When an application for credit gets rejected it’s upsetting. What’s worse is when it’s because you were only a few points shy of the lender’s requirements, or inaccuracies on your credit report dragged down your credit score. Often these things go unnoticed until the rejection comes in the mail, and disappointment sets in.
Lending standards are tighter now than they have been in the past, so it’s important to check-out your credit before you allow a lender to make a critical decision that determines whether or not you’ll have access to additional money. However, if you’ve already been rejected, banks and lenders have the ability to conduct a "second review" of a borrower's credit application, especially if the applicant is close to meeting the loan requirements.
Second look programs allow lenders to search for credit report errors or unreported income that may have a positive impact on the applicant's eligibility, according to the Wall Street Journal. This is a little-known fact that most lending institutions do not share with their customers. If you feel you qualified for a mortgage or personal loan, ask them to review your file again. But first, understand why you were rejected.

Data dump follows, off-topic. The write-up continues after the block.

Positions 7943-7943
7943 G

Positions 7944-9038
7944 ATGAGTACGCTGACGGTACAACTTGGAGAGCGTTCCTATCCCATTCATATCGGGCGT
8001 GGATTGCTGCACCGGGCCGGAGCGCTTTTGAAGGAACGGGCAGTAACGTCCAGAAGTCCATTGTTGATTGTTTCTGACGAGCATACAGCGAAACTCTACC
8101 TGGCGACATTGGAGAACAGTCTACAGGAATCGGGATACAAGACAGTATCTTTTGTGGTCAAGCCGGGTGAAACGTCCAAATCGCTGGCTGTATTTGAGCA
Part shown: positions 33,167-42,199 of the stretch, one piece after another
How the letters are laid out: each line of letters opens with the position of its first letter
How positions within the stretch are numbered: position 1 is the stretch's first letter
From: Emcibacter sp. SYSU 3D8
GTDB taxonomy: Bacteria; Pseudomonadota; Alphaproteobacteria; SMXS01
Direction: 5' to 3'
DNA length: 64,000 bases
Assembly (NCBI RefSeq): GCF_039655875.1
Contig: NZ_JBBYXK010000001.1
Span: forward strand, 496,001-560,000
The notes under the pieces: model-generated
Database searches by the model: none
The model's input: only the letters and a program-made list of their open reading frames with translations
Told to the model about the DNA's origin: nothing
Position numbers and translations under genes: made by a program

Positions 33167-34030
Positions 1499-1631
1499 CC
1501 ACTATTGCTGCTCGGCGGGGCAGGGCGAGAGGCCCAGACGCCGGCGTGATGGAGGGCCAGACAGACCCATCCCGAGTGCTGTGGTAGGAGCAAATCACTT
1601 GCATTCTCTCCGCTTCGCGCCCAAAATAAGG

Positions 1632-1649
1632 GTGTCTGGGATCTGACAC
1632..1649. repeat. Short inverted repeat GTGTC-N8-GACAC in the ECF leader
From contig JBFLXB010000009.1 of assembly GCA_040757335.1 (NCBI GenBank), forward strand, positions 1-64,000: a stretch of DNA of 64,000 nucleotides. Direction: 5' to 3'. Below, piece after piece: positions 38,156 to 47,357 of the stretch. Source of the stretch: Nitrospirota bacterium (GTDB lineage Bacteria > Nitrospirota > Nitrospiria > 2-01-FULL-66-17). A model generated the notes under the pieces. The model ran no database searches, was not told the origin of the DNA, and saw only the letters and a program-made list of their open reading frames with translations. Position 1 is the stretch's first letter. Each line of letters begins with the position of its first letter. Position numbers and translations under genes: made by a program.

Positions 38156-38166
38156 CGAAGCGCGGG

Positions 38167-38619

- Review your report for errors before you submit a loan application. Be sure to dispute errors.
- Know your credit score beforehand too. Lenders will usually tell you what their credit score requirements are up-front, so make sure you fall within their parameters before you apply.
- Raise your credit score by paying your bills on time and settling any unpaid balances. Do not apply for multiple lines of credit before and during the application period to avoid too many hard inquiries on your credit file.
- Report all income. Your credit report and credit score are important factors in loan eligibility, but income plays a role too. Disclose investments, assets, business ventures and any other funds that boost your income levels.